Mel’s Corner: The Diagnosis….
Often times I can be asked questions about how it is living with a spouse with dissociative identity disorder, well let me assure you it’s never a dull moment. When I met Dana over 8 years ago and we started our relationship just a few months after that, neither one of us knew she had DID. She had been given many different diagnosis at that time and even had someone give her a rule out of DID, which we quickly dismissed, she just didn’t seem like a “Sybil”. The first time I met an alter, I had no idea. I thought it was just a PTSD flashback. There would be 6 years pass before the official diagnosis. The latter of those years proved to be very challenging.
I’ve learned to appreciate each alter and the specific needs and talents they bring. For instance, there is only one alter who likes ketchup, everyone else hates it and often blocks the alter who likes it from getting ketchup. I learn likes and dislikes when it comes to food, and there have been times that one requests a certain meal only to have another come out while I’m cooking or we are eating and decide they want something else. I’ve learned to cook what Marshall and I want and that usually works out.
In the early days of diagnosis, there was one alter who had no idea who I was, but that has been the only one who had no idea of me. Now that’s not to say that I’m the “spouse” to everyone. To the littles, I’m “Momma Mel”, to others “I’m a friend”, and even others see me as ‘the one who takes care of Dana.”
Around the start of 2012, Dana started having large gaps of time missing and often times during this time there was a lot of aggressive/ angry behavior. At one point it was thought she might have a seizure disorder. We had started psych medications to stabilize her mood starting in 2010, however if a medication worked, it only worked for just a short time. We even tried lithium and ended up in the hospital one month prior to our son being born for lithium toxicity. That was one scary time. Even the mental health system was no help. We were on our own trying to figure this out and get help that was desperately needed.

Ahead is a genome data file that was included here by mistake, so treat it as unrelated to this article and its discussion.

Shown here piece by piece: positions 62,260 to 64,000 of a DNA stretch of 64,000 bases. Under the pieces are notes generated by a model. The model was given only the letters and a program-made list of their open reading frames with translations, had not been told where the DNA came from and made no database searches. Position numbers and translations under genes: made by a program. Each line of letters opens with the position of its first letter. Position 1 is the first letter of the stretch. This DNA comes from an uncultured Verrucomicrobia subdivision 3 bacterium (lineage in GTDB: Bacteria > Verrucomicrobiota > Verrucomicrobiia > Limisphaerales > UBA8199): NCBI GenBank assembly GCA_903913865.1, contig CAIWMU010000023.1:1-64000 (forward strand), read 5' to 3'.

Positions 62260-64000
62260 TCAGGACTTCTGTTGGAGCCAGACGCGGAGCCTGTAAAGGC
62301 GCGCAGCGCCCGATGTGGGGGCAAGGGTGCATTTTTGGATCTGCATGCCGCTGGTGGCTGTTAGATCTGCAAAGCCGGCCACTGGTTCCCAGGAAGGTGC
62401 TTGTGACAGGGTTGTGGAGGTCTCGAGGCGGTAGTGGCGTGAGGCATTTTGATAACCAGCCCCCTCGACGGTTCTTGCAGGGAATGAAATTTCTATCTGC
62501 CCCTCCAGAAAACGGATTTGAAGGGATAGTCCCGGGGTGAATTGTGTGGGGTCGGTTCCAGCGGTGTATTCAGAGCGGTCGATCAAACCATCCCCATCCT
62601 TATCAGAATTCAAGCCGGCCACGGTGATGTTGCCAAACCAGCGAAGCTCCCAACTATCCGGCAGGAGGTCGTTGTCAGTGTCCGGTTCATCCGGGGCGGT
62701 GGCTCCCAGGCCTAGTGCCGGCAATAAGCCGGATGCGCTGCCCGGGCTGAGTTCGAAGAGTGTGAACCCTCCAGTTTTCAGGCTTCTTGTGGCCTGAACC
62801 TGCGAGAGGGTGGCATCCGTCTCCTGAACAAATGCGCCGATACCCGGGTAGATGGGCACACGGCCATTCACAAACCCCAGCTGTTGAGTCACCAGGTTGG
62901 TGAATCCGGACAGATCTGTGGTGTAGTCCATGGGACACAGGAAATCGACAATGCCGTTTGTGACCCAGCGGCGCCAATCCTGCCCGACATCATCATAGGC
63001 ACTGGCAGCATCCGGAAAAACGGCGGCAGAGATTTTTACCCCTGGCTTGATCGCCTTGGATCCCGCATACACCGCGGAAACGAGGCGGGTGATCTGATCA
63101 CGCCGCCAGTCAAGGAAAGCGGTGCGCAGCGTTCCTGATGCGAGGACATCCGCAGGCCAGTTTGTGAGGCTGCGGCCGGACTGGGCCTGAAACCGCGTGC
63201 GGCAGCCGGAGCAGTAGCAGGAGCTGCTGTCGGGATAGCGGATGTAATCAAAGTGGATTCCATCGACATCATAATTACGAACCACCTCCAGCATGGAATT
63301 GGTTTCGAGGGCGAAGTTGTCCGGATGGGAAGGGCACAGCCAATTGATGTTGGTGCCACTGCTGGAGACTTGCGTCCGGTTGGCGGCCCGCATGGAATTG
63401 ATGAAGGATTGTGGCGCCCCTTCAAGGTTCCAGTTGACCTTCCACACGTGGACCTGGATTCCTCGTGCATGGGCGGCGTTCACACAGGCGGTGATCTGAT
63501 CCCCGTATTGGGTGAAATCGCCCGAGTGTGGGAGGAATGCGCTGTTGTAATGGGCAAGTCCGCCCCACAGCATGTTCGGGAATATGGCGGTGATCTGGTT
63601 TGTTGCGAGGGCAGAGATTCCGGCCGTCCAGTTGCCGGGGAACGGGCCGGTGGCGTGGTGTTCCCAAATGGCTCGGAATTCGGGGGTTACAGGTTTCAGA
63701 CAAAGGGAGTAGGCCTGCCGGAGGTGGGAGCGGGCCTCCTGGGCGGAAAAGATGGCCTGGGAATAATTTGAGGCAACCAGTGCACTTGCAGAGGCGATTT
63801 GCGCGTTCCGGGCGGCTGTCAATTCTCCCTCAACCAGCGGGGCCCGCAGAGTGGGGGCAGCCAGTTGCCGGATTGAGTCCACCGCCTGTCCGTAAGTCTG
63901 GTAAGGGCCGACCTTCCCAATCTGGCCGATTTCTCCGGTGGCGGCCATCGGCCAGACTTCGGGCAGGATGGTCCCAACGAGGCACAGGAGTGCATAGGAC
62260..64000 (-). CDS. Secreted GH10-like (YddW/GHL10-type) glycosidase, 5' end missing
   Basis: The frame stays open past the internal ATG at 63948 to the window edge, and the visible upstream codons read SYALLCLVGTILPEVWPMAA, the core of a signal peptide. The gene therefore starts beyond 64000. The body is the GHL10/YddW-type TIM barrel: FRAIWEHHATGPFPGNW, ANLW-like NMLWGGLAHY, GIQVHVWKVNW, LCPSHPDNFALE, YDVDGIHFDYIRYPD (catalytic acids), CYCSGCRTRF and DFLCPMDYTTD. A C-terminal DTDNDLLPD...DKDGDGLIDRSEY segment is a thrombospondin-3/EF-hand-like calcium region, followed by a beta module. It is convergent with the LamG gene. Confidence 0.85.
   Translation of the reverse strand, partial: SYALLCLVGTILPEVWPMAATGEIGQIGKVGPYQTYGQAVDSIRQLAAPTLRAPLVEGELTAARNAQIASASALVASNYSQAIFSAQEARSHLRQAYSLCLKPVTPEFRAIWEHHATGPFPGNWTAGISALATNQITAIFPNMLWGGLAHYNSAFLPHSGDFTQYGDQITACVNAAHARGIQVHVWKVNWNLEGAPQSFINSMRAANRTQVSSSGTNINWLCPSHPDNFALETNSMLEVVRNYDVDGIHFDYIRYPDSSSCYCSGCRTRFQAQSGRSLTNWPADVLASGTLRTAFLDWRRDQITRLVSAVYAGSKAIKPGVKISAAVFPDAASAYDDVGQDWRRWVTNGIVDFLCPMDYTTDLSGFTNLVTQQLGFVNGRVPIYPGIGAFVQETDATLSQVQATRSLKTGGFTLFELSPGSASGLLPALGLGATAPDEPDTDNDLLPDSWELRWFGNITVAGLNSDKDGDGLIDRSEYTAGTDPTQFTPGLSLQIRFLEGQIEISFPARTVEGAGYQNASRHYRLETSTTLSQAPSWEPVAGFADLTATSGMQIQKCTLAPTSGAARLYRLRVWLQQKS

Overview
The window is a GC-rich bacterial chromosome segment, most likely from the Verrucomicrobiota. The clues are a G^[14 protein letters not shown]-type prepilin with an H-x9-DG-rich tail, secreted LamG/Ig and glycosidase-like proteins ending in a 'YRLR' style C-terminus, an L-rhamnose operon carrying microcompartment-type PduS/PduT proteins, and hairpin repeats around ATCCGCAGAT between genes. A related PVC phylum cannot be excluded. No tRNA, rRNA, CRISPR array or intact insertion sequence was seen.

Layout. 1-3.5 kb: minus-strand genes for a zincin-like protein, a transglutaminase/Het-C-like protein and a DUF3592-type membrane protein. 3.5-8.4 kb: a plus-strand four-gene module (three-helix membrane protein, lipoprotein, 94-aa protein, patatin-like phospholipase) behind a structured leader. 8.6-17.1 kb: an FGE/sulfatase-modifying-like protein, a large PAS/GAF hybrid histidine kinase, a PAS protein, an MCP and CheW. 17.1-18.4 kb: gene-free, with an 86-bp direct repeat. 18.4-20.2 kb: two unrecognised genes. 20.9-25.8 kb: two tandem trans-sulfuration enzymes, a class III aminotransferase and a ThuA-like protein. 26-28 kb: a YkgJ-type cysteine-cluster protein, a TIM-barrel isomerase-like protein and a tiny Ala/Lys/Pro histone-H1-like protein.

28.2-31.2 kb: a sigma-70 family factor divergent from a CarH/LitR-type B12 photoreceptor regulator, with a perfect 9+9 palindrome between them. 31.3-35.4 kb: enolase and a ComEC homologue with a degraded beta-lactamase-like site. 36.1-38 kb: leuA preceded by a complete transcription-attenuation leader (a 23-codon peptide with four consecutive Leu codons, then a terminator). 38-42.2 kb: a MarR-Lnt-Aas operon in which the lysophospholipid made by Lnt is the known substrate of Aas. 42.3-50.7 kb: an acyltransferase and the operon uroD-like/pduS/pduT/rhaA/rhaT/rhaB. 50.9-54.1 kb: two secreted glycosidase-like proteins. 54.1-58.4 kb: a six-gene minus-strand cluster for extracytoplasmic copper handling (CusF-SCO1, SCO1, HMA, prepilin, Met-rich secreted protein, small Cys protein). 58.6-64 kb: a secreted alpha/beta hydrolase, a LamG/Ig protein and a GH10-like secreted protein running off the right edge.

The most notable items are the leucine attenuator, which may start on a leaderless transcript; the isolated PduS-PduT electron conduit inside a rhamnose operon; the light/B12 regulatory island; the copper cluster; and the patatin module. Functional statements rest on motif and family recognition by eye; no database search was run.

In September 2013, when dissociative identity disorder was first given as a diagnosis, I was a bit in denial. I had to take everything in and then decide for myself based on the research and facts, did this diagnosis fit? Having a masters in counseling my first go to was to see if Dana met criteria as listed in the Diagnostic and Statistical Manual. I kept an open mind and I started to consider that this might be correct. The more I met alters and got to know them, the more this diagnosis made sense.
Most people would have no idea that Dana is a multiple. In fact I would say unless we came out and said it, most people wouldn’t have a clue that she is a multiple. The switching is very subtle and sometimes it’s not until later that I put it together that I’ve been talking to someone other than who I thought. They like to try to trick me into thinking they are someone else in the system at times. I’ve learned to adapt but even now I have moments of difficulty. I’ve been told that the roughest time is in the beginning and the system will settle down and things will get much more manageable. I’m starting to see that take place, I think in time we will learn more about how to deal with this disorder.